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The properties of a carboxyl esterase from the peach potato aphid myzus persicae and its role in conferring insecticide resistance



The properties of a carboxyl esterase from the peach potato aphid myzus persicae and its role in conferring insecticide resistance



Biochemical Journal 167(3): 675-684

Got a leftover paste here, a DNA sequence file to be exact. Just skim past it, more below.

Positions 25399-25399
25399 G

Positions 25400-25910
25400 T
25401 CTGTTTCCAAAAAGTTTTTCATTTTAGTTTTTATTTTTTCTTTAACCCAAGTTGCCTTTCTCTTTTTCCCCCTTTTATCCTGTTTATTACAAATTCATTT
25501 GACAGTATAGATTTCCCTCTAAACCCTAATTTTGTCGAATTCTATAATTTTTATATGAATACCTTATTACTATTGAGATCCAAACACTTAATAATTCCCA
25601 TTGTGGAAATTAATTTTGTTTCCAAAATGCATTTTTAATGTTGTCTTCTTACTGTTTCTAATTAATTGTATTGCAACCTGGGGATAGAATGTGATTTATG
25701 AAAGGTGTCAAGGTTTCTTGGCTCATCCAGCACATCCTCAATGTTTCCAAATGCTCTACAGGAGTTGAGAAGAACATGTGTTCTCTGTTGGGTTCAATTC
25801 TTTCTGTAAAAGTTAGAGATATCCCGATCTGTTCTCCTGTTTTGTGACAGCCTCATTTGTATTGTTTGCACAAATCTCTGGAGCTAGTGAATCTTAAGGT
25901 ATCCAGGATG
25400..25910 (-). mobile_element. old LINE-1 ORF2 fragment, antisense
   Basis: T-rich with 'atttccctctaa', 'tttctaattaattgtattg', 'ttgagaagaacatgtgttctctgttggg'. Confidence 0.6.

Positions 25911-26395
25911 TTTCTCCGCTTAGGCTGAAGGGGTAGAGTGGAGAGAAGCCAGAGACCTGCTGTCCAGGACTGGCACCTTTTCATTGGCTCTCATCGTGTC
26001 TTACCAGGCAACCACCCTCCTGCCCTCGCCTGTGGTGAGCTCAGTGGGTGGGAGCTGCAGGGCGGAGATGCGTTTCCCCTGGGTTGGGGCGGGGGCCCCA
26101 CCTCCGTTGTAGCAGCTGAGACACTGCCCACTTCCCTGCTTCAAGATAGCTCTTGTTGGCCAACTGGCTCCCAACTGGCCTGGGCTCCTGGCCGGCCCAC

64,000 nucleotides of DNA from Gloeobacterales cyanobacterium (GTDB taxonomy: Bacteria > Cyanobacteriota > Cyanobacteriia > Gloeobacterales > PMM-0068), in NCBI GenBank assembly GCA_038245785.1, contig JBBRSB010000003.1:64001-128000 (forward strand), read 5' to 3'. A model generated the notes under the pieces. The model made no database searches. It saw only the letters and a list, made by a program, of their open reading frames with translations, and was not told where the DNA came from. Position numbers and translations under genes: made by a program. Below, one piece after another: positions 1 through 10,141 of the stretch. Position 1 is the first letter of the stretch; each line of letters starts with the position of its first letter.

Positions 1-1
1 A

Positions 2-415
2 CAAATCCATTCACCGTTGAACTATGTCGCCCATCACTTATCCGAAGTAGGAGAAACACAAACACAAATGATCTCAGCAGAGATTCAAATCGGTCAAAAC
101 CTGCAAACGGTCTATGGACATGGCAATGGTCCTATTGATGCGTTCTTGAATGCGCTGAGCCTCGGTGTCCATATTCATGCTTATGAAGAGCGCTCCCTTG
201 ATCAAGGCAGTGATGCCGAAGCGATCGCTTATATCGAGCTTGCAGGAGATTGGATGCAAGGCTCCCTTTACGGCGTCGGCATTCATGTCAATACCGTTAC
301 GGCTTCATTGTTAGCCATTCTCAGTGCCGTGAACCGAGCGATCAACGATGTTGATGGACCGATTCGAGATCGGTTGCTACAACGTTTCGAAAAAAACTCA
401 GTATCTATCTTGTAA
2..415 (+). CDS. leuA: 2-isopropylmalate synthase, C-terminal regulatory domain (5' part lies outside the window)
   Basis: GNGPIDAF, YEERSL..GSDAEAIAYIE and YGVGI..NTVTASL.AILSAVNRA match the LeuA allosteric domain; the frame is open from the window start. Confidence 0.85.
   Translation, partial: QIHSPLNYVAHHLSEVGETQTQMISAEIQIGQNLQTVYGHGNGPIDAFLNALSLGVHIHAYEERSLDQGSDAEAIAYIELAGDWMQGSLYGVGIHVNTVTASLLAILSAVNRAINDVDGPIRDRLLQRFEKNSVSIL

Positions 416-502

Carboxylesterase from different strains of M. persicae were examined to try to understand their contribution to insecticide resistance. Preliminary evidence that they are involved comes from the good correlation between the degree of resistance and the carboxylesterase and paraoxon-degrading activity in aphid homogenates. Carboxylesterase associated with resistance could not be separated from the insecticide-degrading enzyme by electrophoresis or ion-exchange chromatography. Homogenates of resistant aphids hydrolyzed paraoxon 60 times faster than those of susceptible aphids, yet the purified enzymes from both sources had identical catalytic-center activities towards this substrate and towards naphth-1-yl acetate, the latter being hydrolyzed by both 2 .times. 106 times faster than paraoxon. The enzyme from both sources is identical; one enzyme hydrolyzes both substrates. This was confirmed by relating the rate of paraoxon hydrolysis to the rate at which paraoxon-inhibited carboxylesterase re-activated. Both had the same 1st-order rate constant (0.01 min-1), showing clearly that the hydrolysis of both substrates is brought about by the same enzyme. Km for naphth-1-yl acetate was 0.131 mM, and for paraoxon 75 pM. The latter very small value could not be measured directly, but was calculated from substrate-competition studies coupled with measurements of re-activation of the diethyl phosphorylated enzyme. Since the purified enzymes from resistant and susceptible aphids had the same catalytic-center activity, the 60-fold difference between strains must be caused by different amounts of the same enzyme resulting from mutations of the regulator gene(s) rather than of the structural gene.

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